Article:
The students prepare to brace the sails to the wind as we turn.

On the main course, Jeanine and Brian are working the sheets. These lines haul the lower corners of the sail back toward the aft of the ship. Along with the tacks, which pulls the sail corners toward the bow of the ship, they help fine tune the sails to grab the wind.

Mouse over to haul that sheet!
Jeanine hauls in the starboard main course sheet.

Haul that sheet, Jeanine!

1615 hours

We've been underway for several hours now, and the students are circulating through their watch duties.

Rianne asks the captain for permission to take the helm. Permission granted!

Meanwhile, Mr. Hensel, the main mast captain, continues to help his team visualize the effects of the running rigging on the sails.

1630 hours

Powerful winds have the ship heeling well to starboard as we glide across the bay.

In fact, they're a bit too powerful for the captain's liking as we turn to approach our anchorage for the night. Rather than battle the winds, we douse the sails and close the short distance remaining under motor.

With the sails soon doused, the sail teams take in the scenery as we close in on the Brooklyn shoreline.

1645 hours

Mr. Hensel is wrapping up his individual line handling lessons, showing Marije how to secure a running line.

Meanwhile, Mr. McLaughlin has produced a watermelon for today's snack. The Frisian sailors dig in...

...and so do the Rensselaer crew.

In fact, it looks like everyone's getting in on the action!

1715 hours

Even with the sails doused, the wind is still strong enough to heel us over. Our new crew members had better develop their sea legs quickly!

1730 hours

As we approach our anchorage, Emily, Alyssa, and Jeanine cluster on the orlop deck, chatting and getting to know each other as they wait to watch the anchor chain run out.

1800 hours

Ending Position: Anchored at Gravesend Bay.
Latitude: 40˚ 35.7' N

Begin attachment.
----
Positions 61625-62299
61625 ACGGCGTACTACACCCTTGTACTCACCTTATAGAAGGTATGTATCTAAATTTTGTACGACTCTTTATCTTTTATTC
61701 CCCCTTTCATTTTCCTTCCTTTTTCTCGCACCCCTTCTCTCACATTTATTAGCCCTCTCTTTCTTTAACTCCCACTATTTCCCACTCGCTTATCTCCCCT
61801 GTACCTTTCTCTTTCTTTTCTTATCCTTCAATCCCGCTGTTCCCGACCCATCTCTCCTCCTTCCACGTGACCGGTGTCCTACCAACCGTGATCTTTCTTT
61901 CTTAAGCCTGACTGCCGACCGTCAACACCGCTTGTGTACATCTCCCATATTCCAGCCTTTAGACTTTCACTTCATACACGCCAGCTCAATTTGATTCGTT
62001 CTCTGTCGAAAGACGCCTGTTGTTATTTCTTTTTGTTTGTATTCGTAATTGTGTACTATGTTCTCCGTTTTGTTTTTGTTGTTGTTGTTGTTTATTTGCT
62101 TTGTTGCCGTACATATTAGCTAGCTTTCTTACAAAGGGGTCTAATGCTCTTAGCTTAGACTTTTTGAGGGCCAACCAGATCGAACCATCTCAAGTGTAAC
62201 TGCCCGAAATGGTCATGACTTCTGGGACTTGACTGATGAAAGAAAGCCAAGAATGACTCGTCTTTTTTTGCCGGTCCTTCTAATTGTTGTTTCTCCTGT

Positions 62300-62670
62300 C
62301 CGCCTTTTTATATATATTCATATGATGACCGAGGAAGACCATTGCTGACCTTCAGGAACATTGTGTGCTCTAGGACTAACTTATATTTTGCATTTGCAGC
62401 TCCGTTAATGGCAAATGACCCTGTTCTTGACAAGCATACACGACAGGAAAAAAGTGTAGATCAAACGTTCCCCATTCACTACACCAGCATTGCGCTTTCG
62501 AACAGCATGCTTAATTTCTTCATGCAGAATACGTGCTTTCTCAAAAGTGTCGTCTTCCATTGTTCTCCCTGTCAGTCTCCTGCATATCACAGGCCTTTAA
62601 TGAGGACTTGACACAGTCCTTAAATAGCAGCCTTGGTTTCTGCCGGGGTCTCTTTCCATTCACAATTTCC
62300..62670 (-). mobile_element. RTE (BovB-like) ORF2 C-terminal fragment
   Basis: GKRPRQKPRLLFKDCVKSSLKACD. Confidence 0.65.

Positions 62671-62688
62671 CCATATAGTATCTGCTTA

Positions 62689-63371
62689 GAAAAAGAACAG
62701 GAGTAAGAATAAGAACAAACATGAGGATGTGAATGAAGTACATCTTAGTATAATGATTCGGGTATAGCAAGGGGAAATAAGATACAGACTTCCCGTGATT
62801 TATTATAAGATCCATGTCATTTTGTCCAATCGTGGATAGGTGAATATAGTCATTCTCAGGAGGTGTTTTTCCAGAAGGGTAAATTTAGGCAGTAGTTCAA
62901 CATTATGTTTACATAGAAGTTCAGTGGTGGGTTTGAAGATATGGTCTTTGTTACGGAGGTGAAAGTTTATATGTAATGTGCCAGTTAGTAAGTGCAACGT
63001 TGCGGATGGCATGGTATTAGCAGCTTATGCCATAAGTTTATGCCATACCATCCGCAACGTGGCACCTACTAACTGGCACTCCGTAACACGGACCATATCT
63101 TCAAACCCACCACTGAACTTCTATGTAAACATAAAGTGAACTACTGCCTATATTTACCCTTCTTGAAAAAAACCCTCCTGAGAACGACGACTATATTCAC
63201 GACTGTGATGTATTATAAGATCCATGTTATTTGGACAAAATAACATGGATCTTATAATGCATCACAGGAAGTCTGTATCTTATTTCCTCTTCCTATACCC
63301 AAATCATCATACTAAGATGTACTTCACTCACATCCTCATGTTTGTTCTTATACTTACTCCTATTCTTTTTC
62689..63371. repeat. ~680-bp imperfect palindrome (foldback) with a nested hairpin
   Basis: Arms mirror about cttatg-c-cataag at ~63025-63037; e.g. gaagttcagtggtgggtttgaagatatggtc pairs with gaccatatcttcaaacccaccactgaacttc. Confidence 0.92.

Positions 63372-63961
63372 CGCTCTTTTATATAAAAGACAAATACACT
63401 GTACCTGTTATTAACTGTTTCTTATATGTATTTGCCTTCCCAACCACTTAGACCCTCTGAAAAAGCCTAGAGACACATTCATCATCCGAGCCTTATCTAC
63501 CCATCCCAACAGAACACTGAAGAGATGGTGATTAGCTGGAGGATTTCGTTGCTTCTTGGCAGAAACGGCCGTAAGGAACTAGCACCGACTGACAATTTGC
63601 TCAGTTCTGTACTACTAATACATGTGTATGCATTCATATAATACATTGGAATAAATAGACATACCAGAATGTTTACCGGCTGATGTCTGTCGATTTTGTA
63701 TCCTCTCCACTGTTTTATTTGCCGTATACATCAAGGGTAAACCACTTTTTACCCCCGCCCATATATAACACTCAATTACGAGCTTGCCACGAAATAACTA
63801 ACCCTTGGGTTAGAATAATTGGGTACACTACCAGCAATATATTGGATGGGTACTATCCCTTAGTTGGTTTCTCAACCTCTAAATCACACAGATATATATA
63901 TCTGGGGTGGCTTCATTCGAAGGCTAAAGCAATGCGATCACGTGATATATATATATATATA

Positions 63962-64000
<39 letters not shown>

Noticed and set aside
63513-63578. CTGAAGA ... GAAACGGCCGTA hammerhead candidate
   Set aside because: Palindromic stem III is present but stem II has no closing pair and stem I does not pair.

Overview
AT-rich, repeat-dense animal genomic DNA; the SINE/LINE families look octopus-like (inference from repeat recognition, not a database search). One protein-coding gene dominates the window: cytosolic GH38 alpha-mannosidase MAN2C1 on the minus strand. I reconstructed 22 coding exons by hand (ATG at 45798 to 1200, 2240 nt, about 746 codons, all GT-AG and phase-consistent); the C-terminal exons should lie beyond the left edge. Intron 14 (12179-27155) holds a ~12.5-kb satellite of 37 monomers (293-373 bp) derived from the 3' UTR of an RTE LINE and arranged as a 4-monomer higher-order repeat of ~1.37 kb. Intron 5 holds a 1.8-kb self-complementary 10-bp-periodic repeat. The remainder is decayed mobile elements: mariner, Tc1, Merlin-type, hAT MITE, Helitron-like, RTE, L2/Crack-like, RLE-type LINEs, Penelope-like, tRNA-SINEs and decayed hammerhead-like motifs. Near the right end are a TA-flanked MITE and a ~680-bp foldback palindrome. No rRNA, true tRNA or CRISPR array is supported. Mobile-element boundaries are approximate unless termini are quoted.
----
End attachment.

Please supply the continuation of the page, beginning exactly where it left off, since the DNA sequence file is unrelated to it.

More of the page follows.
Longitude: 074˚ 00.9' W

We set anchor without a hitch, and Captain Reynolds has everyone give themselves a pat on the back for a highly productive first day of sailing.

1830 hours

We serve dinner on the orlop deck to avoid the gusting winds. Mr. McLaughlin has provided us with pulled pork, cole slaw, and beans.

1845 hours

While the students eat, members of the senior crew climb aloft to furl the sails (lashing them tightly to prevent high winds from battering them). Ms. Waiboer and Captain Reynolds are obviously working hard on the main course.

1900 hours

Mr. de Leeuw and Mr. Hensel handle the fore course, wrapping it up in due course.

As so often happens on these voyages, the fore deck has spontaneously become the students' favorite hangout. Mr. Hensel pauses to relax on his way belowdecks.

The furling teams soon head down to the galley, where dinner has been set aside for them.

1945 hours

The students continue to relax as the sun sets behind the Staten Island skyline. Before dark, Mr. Beiter brings out the Task Matrix, introducing the students to the various jobs and experiences they can look forward do over the next few days.

2030 hours

After sunset, Captain Reynolds convenes the crew on deck for an anchor watch briefing. At the end of the meeting, the Frisian delegation presents him (and the Half Moon) with gifts to show their appreciation, including a wimple (banner) in the bearing the Frisian colors; a perfect match for the flag they gave us last year!

2030 hours

After some quiet time for journals and reading, it's lights out. The windy night passes quietly.

Next Time: River Science!

Robert Juet's Journal

d'Halve Maen remains anchored at Raritan Bay. Operating under the belief that any Lenape who come out to the ship may be from the same hostile group that has just killed John Coleman, they rebuff any overt attempts to trade, suspecting treachery. They attempt to take three Lenape men hostage, but one of them leaps overboard.

The remaining two captives will remain on board for nearly a week. This kidnapping will eventually lead to a significant battle on October 2nd, 1609, as d'Halve Maen returns downriver and past everyone they've already encountered (for good or ill).

On September 9th, 1609:

The ninth, faire weather. In the morning, two great Canoes came aboord full of men; the one with their Bowes and Arrowes, and the other in shew of buying of kniues to betray vs; but we perceiued their intent. Wee tooke two of them to haue kept them, and put red Coates on them, and would not suffer the other to come neere vs. So they went on Land, and two other came aboord in a Canoe: we tooke the one and let the other goe; but he which wee had taken, got vp and leapt ouer-boord. Then we weighed and went off into the chanell of the Riuer, and Anchored there all night.

Robert Juet's Journal.